Out of adversity England suddenly see new horizons

The week that made a tour

From chaos to serenity is an odyssey that usually takes a couple of lifetimes according to Greek mythology. It has taken England less than a week to make the journey slap bang in the searing heat of Indian reality.

In the space of a few calamitous days the tourists lost their captain to a knee injury that could threaten his illustrious career, their celebrated vice-captain who had to depart because of pressing family concerns and (yet again) the fast bowler who was supposed to provide their main, if not solitary chance of winning the series on the subcontinent. Their only trustworthy spinner, at least the only known quantity, failed to make the trip because of another chronic injury, to his hip.

That was four of the Ashes dozen - Michael Vaughan, Marcus Trescothick, Simon Jones and Ashley Giles - all of them festooned with honours and the gratitude of the nation. That their losses, no less than a third of the triumphant boys of summer, would at present prove insurmountable was not exactly a contentious point to make.

Apart from the illustrious quartet, other players had been succumbing to the more minor but no less beastly inconveniences that tend to beset the incautious European in India. It was a mess. Coming second would be tough. What has happened since has not only provided a possibly seminal change in the future direction of England's team, but has also cast doubt on the very notion that the Ashes squad, a body of men that seemed bound to stay together for years, will ever take the field in any combination of 11 from 12 again.

India have contributed partly to the way events have unfolded. They too have a team in transition, not quite sure of the direction to be taken, trying to identify the young men, from dozens of contenders, who can help the cause. Of their squad of 15 for the opening Test, four were uncapped. One eventually played. But still they had come off the back of a 4-1 thumping of Pakistan in a one-day series. They were cock-a-hoop.

Mostly, the developments in the first four days of the First Test were stimulated and provoked by England. Adversity has brought out the best in them and that can be explained not only by human obstinacy but by the good practices put in place over several years embracing the tenures of Nasser Hussain, Vaughan and behind the scenes planning.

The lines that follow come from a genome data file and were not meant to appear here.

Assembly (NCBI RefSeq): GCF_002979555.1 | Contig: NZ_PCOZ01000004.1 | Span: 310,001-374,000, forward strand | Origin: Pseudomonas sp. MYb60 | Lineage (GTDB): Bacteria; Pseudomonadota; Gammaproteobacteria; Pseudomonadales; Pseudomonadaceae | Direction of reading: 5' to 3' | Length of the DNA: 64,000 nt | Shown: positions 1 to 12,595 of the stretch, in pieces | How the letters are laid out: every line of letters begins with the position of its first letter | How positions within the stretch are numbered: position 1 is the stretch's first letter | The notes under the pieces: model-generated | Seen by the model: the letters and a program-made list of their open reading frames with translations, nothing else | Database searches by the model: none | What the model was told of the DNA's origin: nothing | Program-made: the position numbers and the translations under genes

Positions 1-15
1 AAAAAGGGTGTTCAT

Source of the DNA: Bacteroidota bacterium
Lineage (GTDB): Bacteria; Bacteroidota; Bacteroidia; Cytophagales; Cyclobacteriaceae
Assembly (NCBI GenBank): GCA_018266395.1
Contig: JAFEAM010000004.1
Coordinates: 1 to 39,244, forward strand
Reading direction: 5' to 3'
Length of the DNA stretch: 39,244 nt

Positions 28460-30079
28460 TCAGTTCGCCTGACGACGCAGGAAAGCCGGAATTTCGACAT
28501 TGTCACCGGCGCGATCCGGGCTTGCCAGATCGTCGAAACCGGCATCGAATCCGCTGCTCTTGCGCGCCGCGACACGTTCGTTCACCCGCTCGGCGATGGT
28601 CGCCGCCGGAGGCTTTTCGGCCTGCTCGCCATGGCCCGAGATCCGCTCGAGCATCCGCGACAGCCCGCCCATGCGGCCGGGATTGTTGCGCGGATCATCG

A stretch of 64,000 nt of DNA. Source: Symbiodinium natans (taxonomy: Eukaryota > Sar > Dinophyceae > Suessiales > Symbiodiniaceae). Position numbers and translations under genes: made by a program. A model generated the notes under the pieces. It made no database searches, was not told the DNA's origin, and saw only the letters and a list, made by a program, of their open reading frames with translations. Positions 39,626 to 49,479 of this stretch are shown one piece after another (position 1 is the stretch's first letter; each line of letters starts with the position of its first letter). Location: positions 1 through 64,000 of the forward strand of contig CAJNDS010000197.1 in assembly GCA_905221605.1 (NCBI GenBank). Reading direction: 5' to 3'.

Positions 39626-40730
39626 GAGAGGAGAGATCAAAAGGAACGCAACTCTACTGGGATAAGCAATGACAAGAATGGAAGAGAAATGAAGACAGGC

England were ready, sort of, for the kind of catastrophe that struck them because of the system. The National Academy, the A Team being on tour and in practice, the back-up staff, the readiness with which the squad can accept new players.

It was easy to scoff silently at the idea of unity (wait until the Indian spinners get among you and see what that does to your precious unity!) but it has operated wonderfully. Not all England's three debutants have performed auspiciously but Alastair Cook and Monty Panesar have delivered in Nagpur, India's fruit garden, as if to the orange grove born.

Cook's maiden hundred yesterday was as memorable for the calm method as for the statistical history that it made. Panesar played with equal control. If Ian Blackwell was, to adapt a favourite phrase of coach Duncan Fletcher, yet to respond to his invitation to come to the party, two out of three ain't bad.

The response has been invigorating. Flintoff was always certain to lead by example and it was equally inevitable that every single member of the team would respond to his monumental, encouraging presence. His pride in being captain has been obvious and genuine and that is bound to have been infectious.

It was not without irony that Flintoff's best friend, Stephen Harmison, was at his least incisive for much of India's first innings. He got better. The man who did most of the damage, including the exemplary Panesar and his 40 lovely, thoughtful overs, was Matthew Hoggard.

Hoggard is a grand team man. He has never given Vaughan anything less than his all and they have probably got on better as the years have gone by than they did when they were growing up at Yorkshire together. Still, it was hard to avoid seeing that Hoggard seemed to relish bowling for Flintoff.

He was in form and he had prepared impeccably in the warm-up matches. Granted some conditions that assisted early swing he was almost rapacious with the new ball. He did not do much, but he did enough and, as they say conventional and reverse swingers do it both ways.

Hoggard's 6 for 57 was his best exhibition of swing bowling for England if not his best analysis. That is not to demean the 10 wickets he took in the epic Johannesburg victory 14 months ago but then it was swinging round corners and South Africa were mesmerised. At the Vidarbha ground Hoggard had to graft and was rewarded by a thrilling spell on Friday morning.

That was preceded by Paul Collingwood's maiden hundred, a crucial innings that might never have been played because Collingwood would not have been in the side. Of course you want to see Vaughan, Trescothick, Giles and the absolutely luckless Jones again but might Trescothick go in the middle order, might Panesar give Giles a run for his money? England have coped and it has been wonderful.

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